Quantitative PCR analysis showed upregulation of TF mRNA expression in SS patients in comparison with healthy controls (5.0 [SS] vs. 1.16 [controls], P = 0.0004). Hydroxyurea therapy was associated with an important reduction in this expression (2.6 [SS-HU] vs. 5.0 [SS], P = 0.02) (Fig. 1A). The decrease in TF expression in patients using hydroxyurea was confirmed by measurements of detectable protein plasma levels. TF could be detected in the plasma of 79% (11/14) of patients not using hydroxyurea, as compared with only 28% (5/18) of the patients using the agent (P = 0.01) (Fig. 1B). The functional consequences of variations in TF expression were supported by measurements of indirect markers of thrombin generation. Levels of TAT and F1 + 2 were significantly higher in SS patients than in controls (TAT, 11.5 μg L–1 [SS] vs. 2.4 μg L–1 [controls], P < 0.0001; F1 + 2, 301.5 pmol L–1 [SS] vs. 145 pmol L–1 [controls], P < 0.0001). Treatment with hydroxyurea was accompanied by a significant reduction in TAT levels (11.5 μg L–1 [SS] vs. 7.5 μg L–1 [SS-HU], P = 0.03) and a reduction in F1 + 2 levels (301.5 pmol L–1 [SS] vs. 245 pmol L–1 [SS-HU], P = 0.09) (Fig. 1C–D).
The main finding of our study was that hydroxyurea therapy in SCA patients was associated with significant downregulation of TF expression and decreased levels of markers of thrombin generation (TAT and F1 + 2). These results provide biological evidence for the association between hydroxyurea therapy and inhibition of coagulation activation in SCA. TF is the main physiologic initiator of coagulation in vivo, and a recent study showed that, in SCA mice, activation of coagulation was dependent on TF activity .
We also evaluated the effects of hydroxyurea on endothelial activation (soluble thrombomodulin) and inflammation (TNF-α). Significant elevations of soluble thrombomodulin plasma levels (3.6 ng mL–1 [SS] vs. 2.6 ng mL–1 [controls], P = 0.0007) and TNF-α serum levels (2.7 pg mL–1 [SS] vs. 0 pg mL–1 [controls], P < 0.0001) were observed in SS patients in comparison with controls. Hydroxyurea was associated with important decreases in the levels of both markers (soluble thrombomodulin, 3.6 ng mL–1 [SS] vs. 2.5 ng mL–1 [SS-HU], P = 0.0007; TNF-α, 2.7 pg mL–1 [SS] vs. 0.3 pg mL–1 [SS-HU], P < 0.0001)(Fig. 1E–F).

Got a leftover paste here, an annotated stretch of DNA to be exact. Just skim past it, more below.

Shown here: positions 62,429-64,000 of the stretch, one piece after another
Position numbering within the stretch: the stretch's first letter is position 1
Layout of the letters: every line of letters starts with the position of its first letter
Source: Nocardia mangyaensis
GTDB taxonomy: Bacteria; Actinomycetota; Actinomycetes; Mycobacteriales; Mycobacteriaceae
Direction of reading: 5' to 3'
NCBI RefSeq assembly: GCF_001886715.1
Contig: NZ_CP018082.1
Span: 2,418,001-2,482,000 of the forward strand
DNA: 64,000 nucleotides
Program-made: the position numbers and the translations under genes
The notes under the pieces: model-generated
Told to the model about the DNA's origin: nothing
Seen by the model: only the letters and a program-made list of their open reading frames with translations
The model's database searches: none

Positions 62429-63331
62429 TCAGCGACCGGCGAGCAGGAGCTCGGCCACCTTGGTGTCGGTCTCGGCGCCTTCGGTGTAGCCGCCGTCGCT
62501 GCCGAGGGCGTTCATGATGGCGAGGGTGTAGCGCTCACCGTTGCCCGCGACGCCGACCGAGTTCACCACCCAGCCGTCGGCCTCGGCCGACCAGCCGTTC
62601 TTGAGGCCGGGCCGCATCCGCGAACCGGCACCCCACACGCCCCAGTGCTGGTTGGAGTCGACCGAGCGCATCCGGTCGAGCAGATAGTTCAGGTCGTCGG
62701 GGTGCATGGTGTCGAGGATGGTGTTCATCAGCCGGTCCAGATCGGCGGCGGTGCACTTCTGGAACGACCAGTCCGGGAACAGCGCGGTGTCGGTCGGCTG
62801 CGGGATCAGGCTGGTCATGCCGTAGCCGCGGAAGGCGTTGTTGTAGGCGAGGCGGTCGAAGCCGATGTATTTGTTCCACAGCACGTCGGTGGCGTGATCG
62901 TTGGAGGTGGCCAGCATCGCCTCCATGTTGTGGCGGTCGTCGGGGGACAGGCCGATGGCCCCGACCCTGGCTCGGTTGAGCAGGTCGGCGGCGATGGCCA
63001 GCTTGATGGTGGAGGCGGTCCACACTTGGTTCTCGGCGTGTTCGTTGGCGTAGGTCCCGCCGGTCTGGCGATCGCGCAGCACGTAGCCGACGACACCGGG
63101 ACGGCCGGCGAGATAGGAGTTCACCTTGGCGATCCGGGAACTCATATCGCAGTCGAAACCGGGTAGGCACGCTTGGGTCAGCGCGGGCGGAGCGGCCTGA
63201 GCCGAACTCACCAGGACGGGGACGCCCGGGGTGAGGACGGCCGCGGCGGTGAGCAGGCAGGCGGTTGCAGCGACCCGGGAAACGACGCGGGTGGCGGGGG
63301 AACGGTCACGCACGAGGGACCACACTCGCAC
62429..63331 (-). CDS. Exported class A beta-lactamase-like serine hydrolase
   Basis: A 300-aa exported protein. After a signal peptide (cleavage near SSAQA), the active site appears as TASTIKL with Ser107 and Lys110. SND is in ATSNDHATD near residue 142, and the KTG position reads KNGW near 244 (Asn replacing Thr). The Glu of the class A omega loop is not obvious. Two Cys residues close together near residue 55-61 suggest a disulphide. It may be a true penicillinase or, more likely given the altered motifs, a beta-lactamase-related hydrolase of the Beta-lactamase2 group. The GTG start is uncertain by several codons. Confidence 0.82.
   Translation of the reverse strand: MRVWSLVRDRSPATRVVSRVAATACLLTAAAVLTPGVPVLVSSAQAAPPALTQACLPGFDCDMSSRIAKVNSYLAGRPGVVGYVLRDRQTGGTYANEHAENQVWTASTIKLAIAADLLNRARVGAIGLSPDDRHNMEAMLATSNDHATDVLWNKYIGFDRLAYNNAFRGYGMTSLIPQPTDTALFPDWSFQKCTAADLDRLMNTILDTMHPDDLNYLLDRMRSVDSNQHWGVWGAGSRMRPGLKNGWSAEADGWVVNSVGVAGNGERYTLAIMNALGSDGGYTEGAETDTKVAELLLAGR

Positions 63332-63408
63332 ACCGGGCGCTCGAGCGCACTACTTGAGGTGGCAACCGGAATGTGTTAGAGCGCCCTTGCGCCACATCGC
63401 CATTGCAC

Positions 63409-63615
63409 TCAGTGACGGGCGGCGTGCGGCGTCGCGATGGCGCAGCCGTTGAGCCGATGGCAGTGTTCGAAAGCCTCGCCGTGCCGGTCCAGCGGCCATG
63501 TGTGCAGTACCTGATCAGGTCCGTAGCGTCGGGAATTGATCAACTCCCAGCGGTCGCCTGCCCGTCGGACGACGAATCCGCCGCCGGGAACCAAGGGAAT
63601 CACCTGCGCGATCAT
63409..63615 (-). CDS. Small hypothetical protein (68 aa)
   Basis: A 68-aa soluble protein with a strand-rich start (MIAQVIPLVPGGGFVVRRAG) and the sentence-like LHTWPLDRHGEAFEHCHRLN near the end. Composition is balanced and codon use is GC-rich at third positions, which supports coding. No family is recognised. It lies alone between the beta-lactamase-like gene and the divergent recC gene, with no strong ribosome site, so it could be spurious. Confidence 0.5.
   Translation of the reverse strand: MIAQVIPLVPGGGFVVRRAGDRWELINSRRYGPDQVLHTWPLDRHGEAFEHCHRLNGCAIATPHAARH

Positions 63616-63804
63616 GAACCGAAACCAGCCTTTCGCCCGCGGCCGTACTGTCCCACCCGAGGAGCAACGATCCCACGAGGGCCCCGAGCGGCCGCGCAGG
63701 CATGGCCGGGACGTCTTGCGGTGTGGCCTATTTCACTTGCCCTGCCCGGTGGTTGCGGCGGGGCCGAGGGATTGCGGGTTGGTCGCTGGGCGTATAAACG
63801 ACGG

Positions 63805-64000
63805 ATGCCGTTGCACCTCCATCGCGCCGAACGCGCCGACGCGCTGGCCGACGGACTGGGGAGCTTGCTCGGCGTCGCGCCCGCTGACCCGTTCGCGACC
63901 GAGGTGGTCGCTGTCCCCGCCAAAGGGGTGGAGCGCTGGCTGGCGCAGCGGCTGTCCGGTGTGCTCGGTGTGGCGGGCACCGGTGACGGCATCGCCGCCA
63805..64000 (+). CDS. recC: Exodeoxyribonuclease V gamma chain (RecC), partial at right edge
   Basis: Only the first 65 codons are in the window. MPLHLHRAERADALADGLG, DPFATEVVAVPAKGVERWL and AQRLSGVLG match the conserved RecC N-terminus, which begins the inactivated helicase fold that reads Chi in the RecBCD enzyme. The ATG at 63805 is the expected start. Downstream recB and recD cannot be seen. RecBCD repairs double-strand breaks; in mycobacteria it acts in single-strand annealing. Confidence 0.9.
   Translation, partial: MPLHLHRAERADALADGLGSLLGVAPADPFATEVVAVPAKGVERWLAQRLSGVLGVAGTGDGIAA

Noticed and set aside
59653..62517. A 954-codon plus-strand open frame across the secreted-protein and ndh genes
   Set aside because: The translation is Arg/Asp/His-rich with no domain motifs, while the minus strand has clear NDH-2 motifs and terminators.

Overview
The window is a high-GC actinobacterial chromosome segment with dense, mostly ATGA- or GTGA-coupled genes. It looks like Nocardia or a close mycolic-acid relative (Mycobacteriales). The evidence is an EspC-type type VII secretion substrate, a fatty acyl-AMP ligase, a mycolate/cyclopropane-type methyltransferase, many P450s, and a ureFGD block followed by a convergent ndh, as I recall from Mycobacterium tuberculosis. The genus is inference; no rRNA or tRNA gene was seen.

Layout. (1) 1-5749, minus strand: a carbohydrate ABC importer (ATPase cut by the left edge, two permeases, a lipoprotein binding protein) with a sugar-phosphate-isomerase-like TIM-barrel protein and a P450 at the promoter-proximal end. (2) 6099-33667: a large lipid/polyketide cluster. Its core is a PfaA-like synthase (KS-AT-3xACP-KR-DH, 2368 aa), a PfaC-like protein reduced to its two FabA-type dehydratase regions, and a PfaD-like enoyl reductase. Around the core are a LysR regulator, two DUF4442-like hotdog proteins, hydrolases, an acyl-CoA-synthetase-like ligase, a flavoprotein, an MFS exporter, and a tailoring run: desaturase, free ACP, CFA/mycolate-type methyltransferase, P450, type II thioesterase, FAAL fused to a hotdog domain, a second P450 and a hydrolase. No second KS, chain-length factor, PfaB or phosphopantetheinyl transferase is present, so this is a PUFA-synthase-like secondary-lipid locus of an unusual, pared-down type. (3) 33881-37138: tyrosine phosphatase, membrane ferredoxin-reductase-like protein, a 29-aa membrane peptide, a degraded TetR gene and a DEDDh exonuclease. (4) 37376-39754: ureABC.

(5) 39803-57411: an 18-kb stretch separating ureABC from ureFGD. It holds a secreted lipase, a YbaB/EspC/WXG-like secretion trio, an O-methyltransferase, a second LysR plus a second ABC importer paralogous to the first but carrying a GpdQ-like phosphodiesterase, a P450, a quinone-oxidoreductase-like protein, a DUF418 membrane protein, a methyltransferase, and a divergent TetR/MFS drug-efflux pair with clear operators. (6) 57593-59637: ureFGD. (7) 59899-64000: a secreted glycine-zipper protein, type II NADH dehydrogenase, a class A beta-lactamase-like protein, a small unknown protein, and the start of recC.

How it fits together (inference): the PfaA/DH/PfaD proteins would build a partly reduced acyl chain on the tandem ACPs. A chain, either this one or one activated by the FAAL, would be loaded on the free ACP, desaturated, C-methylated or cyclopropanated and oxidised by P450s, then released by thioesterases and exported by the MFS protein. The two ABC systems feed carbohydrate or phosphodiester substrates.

Next, we analyzed the associations between hypercoagulability markers (TF mRNA expression, and TAT and F1 + 2 levels) and other relevant laboratory parameters. TF mRNA levels showed significant correlations with fetal hemoglobin levels, hemoglobin/hematocrit, soluble thrombomodulin levels, TNF-α levels, and absolute neutrophil counts (all P ≤ 0.05). TAT and F1 + 2 levels showed significant correlations with fetal hemoglobin, hemoglobin and lactate dehydrogenase (LDH) levels (all P ≤ 0.05) (Table S2). These results are in agreement with results from a recent study in children with sickle cell disease that also showed a significant association of TF expression and activity with hemolytic markers (reticulocyte counts and LDH levels), and it was suggested that this could support a role for early use of agents, such as hydroxyurea, to reduce the hemolytic activity in this disease . Overall, our findings demonstrate that downregulation of hypercoagulability markers is associated with higher levels of fetal hemoglobin, and decreases in the levels of markers of hemolysis, endothelial activation, and inflammation, which are pathways that are closely connected to each other and to the activation of coagulation. Hydroxyurea is a drug that is capable of modulating all of these pathways, and it is possible that all of these mechanisms contribute to the potential inhibitory effect of hydroxyurea on the activation of coagulation.
In summary, we have demonstrated that hydroxyurea is associated with a reduction in the levels of biomarkers of hypercoagulability in SCA patients. Our findings suggest a new clinical benefit for the use of hydroxyurea in SCA patients, beyond its traditional use. Future longitudinal prospective studies including a large number of patients and longer follow-up are needed to verify whether this biological effect of hydroxyurea may result in a decreased incidence of thrombotic complications in SCA patients.
Disclosure of Conflict of Interests
This study received financial support from the Conselho Nacional de Desenvolvimento Científico e Tecnológico (CNPq), Fundação de Amparo à Pesquisa do Estado de São Paulo (FAPESP), and INCT do Sangue.
Table S1. Clinical and laboratory characteristics of the Sickle Cell Anemia patients.
Table S2. Correlations of TF expression and coagulation markers with hemolysis, endothelial activation and inflammation markers.